SASOLBURG. – Sasol and General Electric (GE: NYSE)’s GE Power and Water have together developed new water technology that will clean waste water, while also providing biogas as a by-product for power generation. This new technology, known as Anaerobic Membrane Bioreactor technology (AnMBR), will be further developed at a new demonstration plant at Sasol’s R&D Campus at its Sasol One Site in Sasolburg.

“This is another exciting technological innovation that will further entrench our position as a world-leader in gas-to-liquids (GTL) technology and synthetic fuels production. While sophisticated water treatment technologies are already employed at Sasol’s major operations, this particular development will enhance our efficiency even further,” said Ernst Obersholster, Sasol Group Executive for International Energy, New Business Development and Technology.

“GE is excited to be partnering with Sasol on this initiative that further outlines our commitment to supporting the sustainable development of South Africa with advanced infrastructure technologies, services and solutions. This partnership demonstrates what the private sector can achieve by working together for the benefit of growing the economy and making the economy competitive,” said Tim Schweikert President and CEO for GE South Africa.

AnMBR involves anaerobic micro-organisms that can live in environments devoid of oxygen, such as sediment layers on floors of lakes, dams and the ocean. These organisms are almost ubiquitous –  found in the human digestive system, under the earth’s surface, deserts and mountain peaks, to name a few. Sasol currently uses aerobic microbes to treat GTL and coal-to-liquid (CTL) effluents in ORYX GTL, Qatar and Synfuels, Secunda facilities.

One of the by-products from the Fischer-Tropsch (FT) process is an effluent stream rich in organic acids and alcohols. Traditional (aerobic) treatment technologies treat this effluent by converting the organics to carbon dioxide. The benefit of the AnMBR is that the micro-organisms convert these organics into a methane rich bio-gas which can then be used for power generation. This then results in an overall efficiency improvement in the GTL process. By converting the effluents to a valuable product (power) there is a resulting improvement in the GTL value proposition. Another benefit of the AnMBR is that it produces almost 80% less waste biosolids than the previous generation process. The treatment of GTL-derived effluents is complex and challenging. Sasol pioneered the treatment of effluents from the GTL process in Ras Laffan, Qatar, where effluents are treated and recycled for use as irrigation water in the city of Ras Laffan. Sasol’s second generation offering, which is currently being designed for the US GTL facility, is the aerobic Membrane Bioreactor (MBR). The AnMBR helps maintain Sasol’s leadership position in this field by converting wastes into value-adding products. Micro-organisms break down complex organics, such as proteins and carbohydrates, through a process called hydrolysis, to simpler building blocks, such as sugars that provide food for the micro-organisms. The waste produced is bio-gas, which can be used as feedstock to generate power.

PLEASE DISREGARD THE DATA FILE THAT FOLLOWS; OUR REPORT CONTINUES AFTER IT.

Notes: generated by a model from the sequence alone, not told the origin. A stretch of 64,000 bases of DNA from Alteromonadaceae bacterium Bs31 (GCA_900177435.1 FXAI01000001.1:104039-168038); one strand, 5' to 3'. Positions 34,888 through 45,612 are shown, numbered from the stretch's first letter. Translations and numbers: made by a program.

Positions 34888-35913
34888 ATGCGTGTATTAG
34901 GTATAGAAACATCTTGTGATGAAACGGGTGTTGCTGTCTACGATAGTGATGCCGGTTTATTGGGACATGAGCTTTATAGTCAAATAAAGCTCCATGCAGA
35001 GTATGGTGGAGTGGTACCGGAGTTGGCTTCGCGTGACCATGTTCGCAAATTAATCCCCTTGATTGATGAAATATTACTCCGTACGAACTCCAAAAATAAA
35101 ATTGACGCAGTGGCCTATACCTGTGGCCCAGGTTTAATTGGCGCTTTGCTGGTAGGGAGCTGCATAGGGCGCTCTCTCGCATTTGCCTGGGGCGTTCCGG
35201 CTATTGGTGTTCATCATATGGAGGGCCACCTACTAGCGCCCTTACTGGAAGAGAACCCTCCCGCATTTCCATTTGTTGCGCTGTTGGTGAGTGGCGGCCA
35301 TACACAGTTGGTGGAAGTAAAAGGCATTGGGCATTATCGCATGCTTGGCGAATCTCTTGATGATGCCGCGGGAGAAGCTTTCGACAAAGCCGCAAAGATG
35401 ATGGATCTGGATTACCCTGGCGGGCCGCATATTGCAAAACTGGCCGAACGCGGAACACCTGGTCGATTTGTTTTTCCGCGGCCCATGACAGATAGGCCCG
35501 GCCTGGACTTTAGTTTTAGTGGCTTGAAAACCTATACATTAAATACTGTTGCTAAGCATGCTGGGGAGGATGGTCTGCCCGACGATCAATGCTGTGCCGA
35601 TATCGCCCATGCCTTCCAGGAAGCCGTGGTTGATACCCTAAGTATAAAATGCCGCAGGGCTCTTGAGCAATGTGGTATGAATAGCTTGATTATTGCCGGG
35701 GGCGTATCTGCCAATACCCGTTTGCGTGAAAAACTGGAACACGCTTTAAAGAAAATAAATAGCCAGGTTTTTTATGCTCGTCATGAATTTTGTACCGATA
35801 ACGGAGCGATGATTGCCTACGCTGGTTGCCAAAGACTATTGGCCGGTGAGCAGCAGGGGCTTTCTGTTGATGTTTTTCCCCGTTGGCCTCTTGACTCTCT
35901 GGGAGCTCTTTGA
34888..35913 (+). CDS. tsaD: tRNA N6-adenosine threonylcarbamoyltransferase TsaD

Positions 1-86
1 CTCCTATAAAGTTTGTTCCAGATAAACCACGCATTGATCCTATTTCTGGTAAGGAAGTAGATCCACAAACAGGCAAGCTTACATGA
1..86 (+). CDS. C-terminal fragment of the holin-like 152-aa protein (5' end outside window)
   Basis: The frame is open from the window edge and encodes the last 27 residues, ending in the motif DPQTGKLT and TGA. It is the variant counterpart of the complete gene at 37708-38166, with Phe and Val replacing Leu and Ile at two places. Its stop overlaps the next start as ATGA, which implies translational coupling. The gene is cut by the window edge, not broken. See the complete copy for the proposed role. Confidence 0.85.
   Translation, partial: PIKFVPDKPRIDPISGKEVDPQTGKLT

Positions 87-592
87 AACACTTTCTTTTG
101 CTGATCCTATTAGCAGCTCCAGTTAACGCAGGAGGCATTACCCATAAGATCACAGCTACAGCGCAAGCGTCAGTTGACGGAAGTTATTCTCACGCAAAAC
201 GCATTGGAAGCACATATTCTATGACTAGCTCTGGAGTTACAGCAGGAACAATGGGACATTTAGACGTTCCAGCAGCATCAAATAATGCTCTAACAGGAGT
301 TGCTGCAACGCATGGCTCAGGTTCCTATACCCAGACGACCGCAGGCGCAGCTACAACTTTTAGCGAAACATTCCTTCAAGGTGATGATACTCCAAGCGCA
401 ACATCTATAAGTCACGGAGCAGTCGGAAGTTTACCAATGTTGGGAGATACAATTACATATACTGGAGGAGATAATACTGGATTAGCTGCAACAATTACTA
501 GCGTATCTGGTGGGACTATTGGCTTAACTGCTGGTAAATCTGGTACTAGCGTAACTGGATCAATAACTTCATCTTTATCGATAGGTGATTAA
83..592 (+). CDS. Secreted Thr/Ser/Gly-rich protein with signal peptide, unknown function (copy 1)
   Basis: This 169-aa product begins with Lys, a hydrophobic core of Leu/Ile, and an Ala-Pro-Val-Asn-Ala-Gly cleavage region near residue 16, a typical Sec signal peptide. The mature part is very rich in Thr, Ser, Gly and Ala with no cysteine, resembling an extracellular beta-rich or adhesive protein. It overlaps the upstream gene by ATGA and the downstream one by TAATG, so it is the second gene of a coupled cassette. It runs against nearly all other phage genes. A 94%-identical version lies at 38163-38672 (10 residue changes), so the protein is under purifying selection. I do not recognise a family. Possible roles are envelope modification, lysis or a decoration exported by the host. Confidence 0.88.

“The organics in wastewater generated from our operations have proven to be the ideal food, or substrate, for Anaerobic micro-organisms,” said Thulani Dlamini, Executive Manager Research and Development at Sasol Technology. “We will now continue to explore and develop this technology further with the potential for commercial application to our future GTL facilities.”

Sasol has been developing the technology for a number of years with promising results. The partnership with GE is aimed at leveraging GE’s ecomagination-qualified ZeeWeed 500 membrane and decades of membrane bioreactor experience, and Sasol’s expertise in biological treatment of FT derived effluents. “The new AnMBR is one of the many solutions that can be developed in the Petrochemical and Refining environment to benefit all other industries” says Daniele Scenarelli, GE Account Executive for Sasol. “This strategic partnership, which was signed in 2010, symbolises a new way of doing business between customers and suppliers. It is a collaborative approach and a mutual commitment to technology development and innovation aimed to accelerate the commercialisation of this new technology.” Bench scale test work has been on-going for the past year with promising results and with the construction of a pilot plant at Sasol’s R&D facilities this improves the potential for commercialisation of this technology.

It is anticipated that the technology will be commercially ready early in 2015. Sasol will have exclusive rights to apply this technology to FT-based plants whilst GE will have the right to market the technology for other industrial uses.